Commentary: Does party president Ahmad Zahid’s acquittal represent darker days for UMNO?
UMNO president Ahmad Zahid Hamidi is milking his recent acquittal in a corruption case for all it is worth. But the jury is out as to whether the day has dawned for the party going into the next general elections, says this academic.
KUALA LUMPUR: When Najib Razak became the first Malaysian prime minister to be jailed in August, United Malay National Organisation (UMNO) president Ahmad Zahid Hamidi lamented on Facebook how party members were “extremely sad”.
Najib supporters who had gathered outside the courtroom that day “cried inconsolably”. Like a general marshalling his troops in battle, Ahmad Zahid urged his supporters to remain calm and determined to “correct the flaws in the system to ensure justice”.
“We believe when there are the darkest of nights, there will surely be the brightest of days,” wrote Ahmad Zahid.
RAYS OF SUNSHINE?
It appears Ahmad Zahid has captured a ray of sunshine. A month after Najib’s jailing, the High Court acquitted Ahmad Zahid of 40 charges of corruption.
A few hours later, UMNO’s Baling member of parliament (MP), Abdul Azeez Abdul Rahim was conditionally freed (discharge not amounting to an acquittal) from nine corruption and money laundering charges. Another UMNO MP, Bung Moktar’s corruption trial was, too, temporarily suspended the same afternoon.
Flanked by 100 “hardcore” UMNO supporters and Ahmad Maslan, an UMNO MP who was acquitted last year for corruption, Ahmad Zahid said that his acquittal was a vindication after being “humiliated” and “punished by the court of public opinion.” This was the fruits of UMNO’s “struggle” — the brightest days for the grand old party appear to have dawned.
Judge Mohd Yazid Mustafa exonerated Ahmad Zahid because he found that the prosecution failed to prove a prima facie (true at first impression) case. The judge scrutinised the credibility of the prosecution’s witnesses, took into account all reasonable inferences, and asked himself: “If I now call upon Zahid to make his defence and he elects to remain silent, am I prepared to convict him on the evidence before me?”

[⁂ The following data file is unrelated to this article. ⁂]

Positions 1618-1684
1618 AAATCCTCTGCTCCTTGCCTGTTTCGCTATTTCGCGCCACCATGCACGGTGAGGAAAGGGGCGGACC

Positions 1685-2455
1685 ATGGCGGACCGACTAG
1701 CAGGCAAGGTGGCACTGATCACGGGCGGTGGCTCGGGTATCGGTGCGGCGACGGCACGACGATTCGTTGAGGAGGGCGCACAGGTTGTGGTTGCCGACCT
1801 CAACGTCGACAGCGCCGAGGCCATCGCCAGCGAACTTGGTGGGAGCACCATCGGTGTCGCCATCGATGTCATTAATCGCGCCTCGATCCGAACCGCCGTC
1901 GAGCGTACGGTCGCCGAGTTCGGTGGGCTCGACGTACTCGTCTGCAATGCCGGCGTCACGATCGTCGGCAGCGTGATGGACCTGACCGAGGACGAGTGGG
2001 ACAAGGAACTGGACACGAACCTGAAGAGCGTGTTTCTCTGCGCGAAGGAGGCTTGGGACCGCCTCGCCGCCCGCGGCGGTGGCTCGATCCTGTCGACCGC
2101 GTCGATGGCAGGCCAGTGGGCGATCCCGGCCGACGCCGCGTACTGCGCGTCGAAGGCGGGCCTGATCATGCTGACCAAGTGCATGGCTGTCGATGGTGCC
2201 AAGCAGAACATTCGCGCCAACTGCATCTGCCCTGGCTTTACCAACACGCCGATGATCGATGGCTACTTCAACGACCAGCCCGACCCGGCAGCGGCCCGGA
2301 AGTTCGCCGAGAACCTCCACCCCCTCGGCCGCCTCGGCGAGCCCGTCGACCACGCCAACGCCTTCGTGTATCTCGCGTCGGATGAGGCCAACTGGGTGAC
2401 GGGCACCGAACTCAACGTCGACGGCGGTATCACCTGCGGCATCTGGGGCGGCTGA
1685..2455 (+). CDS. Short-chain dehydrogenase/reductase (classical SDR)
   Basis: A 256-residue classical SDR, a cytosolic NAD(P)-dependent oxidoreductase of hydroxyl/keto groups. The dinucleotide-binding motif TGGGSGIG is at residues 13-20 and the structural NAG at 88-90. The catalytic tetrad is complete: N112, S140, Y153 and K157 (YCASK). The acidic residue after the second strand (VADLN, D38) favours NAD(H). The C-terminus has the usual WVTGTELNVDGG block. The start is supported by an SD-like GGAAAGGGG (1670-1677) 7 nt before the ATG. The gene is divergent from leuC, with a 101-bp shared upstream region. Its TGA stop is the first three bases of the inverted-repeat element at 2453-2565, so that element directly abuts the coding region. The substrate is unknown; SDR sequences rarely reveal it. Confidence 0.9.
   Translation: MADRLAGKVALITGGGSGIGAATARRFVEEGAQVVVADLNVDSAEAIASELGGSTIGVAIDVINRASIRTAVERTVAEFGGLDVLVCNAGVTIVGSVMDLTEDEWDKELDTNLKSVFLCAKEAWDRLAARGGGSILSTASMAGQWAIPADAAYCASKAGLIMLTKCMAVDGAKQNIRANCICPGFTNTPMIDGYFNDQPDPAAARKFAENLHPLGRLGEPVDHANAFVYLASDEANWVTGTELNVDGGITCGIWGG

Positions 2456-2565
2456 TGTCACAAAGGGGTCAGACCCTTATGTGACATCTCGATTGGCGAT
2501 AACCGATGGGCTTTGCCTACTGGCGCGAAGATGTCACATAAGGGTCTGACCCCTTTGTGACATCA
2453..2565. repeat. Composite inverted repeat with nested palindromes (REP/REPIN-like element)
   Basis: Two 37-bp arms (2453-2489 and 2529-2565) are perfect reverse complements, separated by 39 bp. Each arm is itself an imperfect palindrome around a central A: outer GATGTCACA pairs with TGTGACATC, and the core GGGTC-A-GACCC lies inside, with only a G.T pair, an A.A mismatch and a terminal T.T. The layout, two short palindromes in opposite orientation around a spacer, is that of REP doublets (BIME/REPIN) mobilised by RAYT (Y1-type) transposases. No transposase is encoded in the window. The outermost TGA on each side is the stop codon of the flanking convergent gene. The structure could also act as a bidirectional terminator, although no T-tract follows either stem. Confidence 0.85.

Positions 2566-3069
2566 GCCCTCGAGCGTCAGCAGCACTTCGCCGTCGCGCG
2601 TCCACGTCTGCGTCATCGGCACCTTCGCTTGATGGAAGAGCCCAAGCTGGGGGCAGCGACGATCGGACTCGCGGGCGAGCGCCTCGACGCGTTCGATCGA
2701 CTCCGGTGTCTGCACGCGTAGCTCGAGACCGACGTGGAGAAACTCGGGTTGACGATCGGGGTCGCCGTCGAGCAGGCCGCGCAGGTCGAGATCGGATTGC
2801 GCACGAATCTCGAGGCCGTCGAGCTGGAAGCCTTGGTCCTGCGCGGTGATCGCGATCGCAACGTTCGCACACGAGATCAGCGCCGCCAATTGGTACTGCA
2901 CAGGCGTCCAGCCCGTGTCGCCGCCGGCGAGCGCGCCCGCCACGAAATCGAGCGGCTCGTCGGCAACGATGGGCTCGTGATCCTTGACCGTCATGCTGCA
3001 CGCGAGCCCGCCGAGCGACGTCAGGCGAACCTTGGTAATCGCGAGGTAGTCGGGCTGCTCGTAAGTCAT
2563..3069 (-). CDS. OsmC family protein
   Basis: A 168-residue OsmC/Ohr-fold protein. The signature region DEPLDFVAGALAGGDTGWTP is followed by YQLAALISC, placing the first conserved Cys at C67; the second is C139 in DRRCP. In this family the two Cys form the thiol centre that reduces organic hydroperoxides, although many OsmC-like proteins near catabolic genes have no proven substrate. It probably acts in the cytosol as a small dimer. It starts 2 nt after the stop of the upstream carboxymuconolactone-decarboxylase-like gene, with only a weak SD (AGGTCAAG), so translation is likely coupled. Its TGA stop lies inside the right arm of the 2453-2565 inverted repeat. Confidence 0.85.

The answer was no.
The crux of the case came down to whether Ahmad Zahid had corruptly received cash from foreign visa operator Ultra Kirana Sdn Bhd (UKSB) as reward during his time as the minister of home affairs, for the extension of UKSB’s foreign visa system contract. The prosecution relied on the testimonies by UKSB directors and a company manager, as well as a ledger, as proof that Ahmad Zahid received the money.
As told to the court, the witnesses frequently visited Ahmad Zahid at his Country Heights and Seri Satria residences to talk about business. After these discussions, Ahmad Zahid would mention UMNO’s need for funding. He never mentioned the amount he wanted but said that the money should be in cash and Singapore dollars.
Between 2014 to 2018, the UKSB witnesses made deliveries of cash in envelopes, once a month after 10pm. They drove past the guards into Ahmad Zahid’s residences.
Soon after, Ahmad Zahid asked for a higher contribution. UKSB’s witnesses said this would sponsor Ahmad Zahid’s overseas trips, his wife’s birthday celebrations and Hari Raya celebrations.
Giving this monthly contribution — totalling to roughly RM40 million (S$12.4 million) over 4 years — was meant to “build and maintain a good relationship with the Government of the day to ensure the smooth running of the business,” one witness said. UKSB needed to secure its position as the “sole contractor for the visa facilitation services.”